Nevada Newsmakers

News - October 29, 2021 - by Ray Hagar

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Nevada's legal brothel industry, shut down in March of 2020 as part of Gov. Sisolak's pandemic response, is booming again, Lance Gilman, the owner of the World Famous Mustang Ranch brothel, said this week on Nevada Newsmakers.

"That product is in high demand, Gilman told host Sam Shad. "They say if you want to be in two things in a recession, you want to be in alcohol and the ladies (prostitution). And I think that is absolutely true."

The brothel re-opened in May, according to published reports.

"So it is good to be back," said Gilman, also the partner-broker for the Tahoe-Reno Industrial Center (TRI), home to economy-changing companies like Tesla, Google and Switch.

"We were kept closed for over 14 months -- clear, clean and closed -- and it was a huge drain on the industry and myself," Gilman said about his legal brothel.

Some of Nevada's smaller counties, such as Storey and Lyon counties in Northern Nevada, allow legalized brothels, although they are heavily taxed. Prostitution is outlawed in Nevada's urban counties of Clark and Washoe.

"The good news is, once the 'open' sign went out, gosh, yes sir, it's back and it is to pre-Covid levels," Gilman said about the customer response. "And its a wonderful industry to be in. You and I could share a lot of thoughts on it. I've been in it for over 20 years. And I cal tell you, candidly, I'm glad I made the choice."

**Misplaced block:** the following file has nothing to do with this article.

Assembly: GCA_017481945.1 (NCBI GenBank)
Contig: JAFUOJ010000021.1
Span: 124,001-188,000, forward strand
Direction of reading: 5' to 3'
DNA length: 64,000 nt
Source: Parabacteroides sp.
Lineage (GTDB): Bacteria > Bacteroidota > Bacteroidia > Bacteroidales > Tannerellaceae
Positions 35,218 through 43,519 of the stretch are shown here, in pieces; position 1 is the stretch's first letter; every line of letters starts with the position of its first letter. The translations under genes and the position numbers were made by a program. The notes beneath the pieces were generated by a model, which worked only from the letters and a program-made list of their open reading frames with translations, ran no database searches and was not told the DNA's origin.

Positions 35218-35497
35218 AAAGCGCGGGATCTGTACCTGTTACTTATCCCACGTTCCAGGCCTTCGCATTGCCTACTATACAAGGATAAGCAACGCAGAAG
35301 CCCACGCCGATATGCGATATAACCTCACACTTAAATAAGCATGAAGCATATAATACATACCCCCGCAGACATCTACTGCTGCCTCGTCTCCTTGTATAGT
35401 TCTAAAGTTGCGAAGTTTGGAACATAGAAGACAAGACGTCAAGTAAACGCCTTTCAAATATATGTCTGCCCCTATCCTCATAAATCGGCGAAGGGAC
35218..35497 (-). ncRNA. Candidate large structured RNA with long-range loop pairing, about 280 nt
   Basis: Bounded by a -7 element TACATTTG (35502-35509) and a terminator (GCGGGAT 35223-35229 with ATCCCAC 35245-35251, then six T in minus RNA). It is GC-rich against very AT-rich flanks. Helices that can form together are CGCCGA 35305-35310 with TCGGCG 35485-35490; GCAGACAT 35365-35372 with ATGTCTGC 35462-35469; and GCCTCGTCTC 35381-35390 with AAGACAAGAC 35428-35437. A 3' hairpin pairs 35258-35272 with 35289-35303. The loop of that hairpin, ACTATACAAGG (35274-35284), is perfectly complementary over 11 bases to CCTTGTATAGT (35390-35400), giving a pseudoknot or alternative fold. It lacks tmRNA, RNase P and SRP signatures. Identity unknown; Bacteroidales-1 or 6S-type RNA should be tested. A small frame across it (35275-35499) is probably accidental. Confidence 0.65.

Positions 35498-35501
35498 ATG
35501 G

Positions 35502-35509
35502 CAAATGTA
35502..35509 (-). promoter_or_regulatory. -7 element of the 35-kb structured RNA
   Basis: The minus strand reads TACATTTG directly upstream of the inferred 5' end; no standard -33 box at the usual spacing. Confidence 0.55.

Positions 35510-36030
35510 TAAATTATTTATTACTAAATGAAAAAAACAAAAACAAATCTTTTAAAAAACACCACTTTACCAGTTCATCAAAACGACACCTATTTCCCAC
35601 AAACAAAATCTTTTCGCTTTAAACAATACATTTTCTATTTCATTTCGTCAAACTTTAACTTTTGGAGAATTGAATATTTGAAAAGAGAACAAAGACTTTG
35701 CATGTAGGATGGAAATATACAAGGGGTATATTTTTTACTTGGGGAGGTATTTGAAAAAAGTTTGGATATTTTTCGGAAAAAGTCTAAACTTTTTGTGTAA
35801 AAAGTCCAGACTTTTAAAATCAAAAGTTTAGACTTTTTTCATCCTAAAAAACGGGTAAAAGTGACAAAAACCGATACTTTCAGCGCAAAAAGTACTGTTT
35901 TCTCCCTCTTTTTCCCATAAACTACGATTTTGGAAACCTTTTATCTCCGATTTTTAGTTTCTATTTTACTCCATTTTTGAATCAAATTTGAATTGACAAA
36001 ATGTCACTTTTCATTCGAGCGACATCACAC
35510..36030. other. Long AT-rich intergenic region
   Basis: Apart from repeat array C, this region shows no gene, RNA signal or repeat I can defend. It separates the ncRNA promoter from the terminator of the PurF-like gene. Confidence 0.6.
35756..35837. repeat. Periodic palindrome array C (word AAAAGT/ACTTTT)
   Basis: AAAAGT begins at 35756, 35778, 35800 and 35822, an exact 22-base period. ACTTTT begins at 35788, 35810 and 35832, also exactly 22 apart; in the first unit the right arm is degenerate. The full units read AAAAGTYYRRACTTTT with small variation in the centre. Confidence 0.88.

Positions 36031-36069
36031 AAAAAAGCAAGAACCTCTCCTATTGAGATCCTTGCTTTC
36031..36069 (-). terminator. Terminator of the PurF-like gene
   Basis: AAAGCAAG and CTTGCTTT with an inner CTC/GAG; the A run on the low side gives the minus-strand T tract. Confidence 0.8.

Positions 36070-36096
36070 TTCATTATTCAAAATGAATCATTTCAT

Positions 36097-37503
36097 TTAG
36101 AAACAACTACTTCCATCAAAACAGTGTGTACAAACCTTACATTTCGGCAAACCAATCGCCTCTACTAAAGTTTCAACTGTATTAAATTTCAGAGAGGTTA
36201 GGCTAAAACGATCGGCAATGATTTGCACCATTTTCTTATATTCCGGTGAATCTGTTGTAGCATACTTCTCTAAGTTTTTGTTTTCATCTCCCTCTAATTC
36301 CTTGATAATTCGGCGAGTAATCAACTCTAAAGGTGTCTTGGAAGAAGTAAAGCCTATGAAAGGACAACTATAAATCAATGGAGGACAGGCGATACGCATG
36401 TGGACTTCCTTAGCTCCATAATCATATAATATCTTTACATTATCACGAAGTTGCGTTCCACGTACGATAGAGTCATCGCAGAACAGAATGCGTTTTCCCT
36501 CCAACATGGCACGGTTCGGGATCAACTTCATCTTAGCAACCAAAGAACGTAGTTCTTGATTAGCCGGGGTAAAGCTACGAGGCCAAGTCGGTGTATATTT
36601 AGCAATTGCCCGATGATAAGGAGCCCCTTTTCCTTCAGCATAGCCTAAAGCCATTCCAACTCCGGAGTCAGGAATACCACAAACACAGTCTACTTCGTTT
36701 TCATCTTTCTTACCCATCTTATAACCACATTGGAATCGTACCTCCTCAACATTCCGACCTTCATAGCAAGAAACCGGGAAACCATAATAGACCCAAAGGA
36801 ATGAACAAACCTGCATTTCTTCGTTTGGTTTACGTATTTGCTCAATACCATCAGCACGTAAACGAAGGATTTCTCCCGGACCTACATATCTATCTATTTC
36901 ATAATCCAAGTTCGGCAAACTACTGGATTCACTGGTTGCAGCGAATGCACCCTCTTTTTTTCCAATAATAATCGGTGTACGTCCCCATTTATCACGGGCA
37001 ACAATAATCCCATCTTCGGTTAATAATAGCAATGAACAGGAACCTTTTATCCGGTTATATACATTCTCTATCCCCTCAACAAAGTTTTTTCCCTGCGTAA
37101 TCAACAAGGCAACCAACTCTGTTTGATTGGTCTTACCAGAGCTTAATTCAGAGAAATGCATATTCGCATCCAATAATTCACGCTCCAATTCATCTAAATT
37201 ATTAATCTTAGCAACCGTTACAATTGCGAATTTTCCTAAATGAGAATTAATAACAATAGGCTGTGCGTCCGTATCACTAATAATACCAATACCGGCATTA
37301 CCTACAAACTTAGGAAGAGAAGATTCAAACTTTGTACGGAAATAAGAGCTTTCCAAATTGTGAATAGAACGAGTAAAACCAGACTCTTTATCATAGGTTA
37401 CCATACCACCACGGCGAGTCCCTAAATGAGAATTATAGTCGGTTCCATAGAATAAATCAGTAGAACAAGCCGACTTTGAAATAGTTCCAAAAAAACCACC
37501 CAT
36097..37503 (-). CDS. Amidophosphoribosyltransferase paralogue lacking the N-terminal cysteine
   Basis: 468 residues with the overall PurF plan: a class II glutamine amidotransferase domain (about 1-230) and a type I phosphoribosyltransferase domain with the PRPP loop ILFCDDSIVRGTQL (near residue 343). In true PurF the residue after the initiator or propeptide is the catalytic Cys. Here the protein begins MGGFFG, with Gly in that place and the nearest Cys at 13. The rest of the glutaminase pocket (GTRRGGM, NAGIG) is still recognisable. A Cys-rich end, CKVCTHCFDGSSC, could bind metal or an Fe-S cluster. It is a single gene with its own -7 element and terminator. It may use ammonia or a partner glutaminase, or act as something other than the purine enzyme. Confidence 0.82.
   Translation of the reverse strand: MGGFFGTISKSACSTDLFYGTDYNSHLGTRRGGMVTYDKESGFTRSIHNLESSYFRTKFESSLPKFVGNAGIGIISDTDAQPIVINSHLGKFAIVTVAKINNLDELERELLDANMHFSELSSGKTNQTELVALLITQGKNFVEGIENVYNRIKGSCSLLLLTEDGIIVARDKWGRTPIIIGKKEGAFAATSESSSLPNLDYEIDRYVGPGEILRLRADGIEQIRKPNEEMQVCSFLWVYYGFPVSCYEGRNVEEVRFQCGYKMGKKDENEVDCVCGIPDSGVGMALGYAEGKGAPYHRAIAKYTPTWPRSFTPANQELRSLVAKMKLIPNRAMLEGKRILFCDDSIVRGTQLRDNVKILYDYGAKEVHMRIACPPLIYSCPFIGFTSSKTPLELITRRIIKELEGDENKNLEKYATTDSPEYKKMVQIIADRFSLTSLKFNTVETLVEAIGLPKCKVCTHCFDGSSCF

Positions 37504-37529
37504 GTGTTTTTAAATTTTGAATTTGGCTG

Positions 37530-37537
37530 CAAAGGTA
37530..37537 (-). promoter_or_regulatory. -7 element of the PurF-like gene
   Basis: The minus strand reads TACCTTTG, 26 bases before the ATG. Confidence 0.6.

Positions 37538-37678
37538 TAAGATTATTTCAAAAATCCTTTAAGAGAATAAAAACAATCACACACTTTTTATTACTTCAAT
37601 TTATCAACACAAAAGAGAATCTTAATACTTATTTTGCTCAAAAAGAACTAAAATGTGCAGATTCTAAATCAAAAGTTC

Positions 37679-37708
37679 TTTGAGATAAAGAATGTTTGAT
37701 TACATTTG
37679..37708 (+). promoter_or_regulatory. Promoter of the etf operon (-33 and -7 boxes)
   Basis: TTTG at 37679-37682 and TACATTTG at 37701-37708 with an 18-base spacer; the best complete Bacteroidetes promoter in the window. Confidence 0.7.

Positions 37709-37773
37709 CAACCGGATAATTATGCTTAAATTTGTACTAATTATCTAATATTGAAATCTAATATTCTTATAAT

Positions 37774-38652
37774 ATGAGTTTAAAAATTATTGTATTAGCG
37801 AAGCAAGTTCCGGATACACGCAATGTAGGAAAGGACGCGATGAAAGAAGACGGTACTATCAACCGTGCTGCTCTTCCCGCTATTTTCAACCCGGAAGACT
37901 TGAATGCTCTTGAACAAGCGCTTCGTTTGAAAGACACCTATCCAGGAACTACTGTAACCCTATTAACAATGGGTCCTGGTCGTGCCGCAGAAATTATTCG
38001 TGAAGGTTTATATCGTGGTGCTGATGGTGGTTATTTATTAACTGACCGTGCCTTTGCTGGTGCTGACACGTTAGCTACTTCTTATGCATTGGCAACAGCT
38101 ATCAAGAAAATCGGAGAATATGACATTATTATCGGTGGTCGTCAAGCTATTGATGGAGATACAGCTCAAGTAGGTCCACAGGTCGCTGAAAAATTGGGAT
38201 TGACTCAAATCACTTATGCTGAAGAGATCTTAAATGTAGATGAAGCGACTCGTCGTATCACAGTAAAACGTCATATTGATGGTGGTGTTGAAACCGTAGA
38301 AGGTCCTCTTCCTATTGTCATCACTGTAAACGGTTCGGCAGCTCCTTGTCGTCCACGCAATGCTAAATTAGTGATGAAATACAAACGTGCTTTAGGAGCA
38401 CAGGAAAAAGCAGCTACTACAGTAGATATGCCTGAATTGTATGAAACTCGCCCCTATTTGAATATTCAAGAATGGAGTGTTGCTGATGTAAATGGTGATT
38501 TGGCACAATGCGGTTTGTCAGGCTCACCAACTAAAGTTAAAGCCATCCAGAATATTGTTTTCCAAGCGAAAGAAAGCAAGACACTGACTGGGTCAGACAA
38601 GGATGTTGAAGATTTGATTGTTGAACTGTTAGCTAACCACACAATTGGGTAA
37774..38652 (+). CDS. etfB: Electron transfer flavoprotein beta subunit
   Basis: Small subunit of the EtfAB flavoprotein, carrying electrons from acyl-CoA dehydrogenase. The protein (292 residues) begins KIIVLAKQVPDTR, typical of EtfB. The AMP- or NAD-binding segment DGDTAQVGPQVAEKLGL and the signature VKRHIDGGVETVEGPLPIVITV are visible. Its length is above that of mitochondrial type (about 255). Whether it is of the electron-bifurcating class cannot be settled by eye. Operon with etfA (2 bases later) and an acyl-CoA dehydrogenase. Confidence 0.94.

The brothel industry shutdown led to massive unemployment for Nevada's sex workers and brothel staffers, Gilman said.

News-4 in Reno reported in late 2020 that some sex workers were forced to work in illegal prostitution to make ends meet. Nevada's legal sex workers were denied federal covid relief funds that were sent to most Americans, Gilman said.

"It was disastrous," Gilman said. "I was able to survive but it was so hard on all of the folks who work in the industry because there is a federal law that does not allow anyone who works in the industry to have help in their employment. So they could not get all of this help that was being given to everyone.

"So they (sex workers) were without," Gilman added. "And the ladies who have been involved and have been for years -- I have ladies who have been there for 15 years and more -- and they were severely compromised and challenged."

Gilman has said in the past that he designed Mustang to have luxurious accommodations and that someday, he's like to upgrade it into a resort.

"It's in its infancy at this point," Gilman said about the proposed resort. "And, as a matter of fact, you'd be surprised, there are a lot of couples who are coming out and staying and there's a lot of interest in the industry. The resort is beautiful. It's a state-of-the art product. There are so many things I could tell you about it but, truly, it is upscale."

The boon in construction and lack of temporary housing at TRI has turned some of the Mustang property into living space for the workers who continue to work construction at TRI, Gilman said.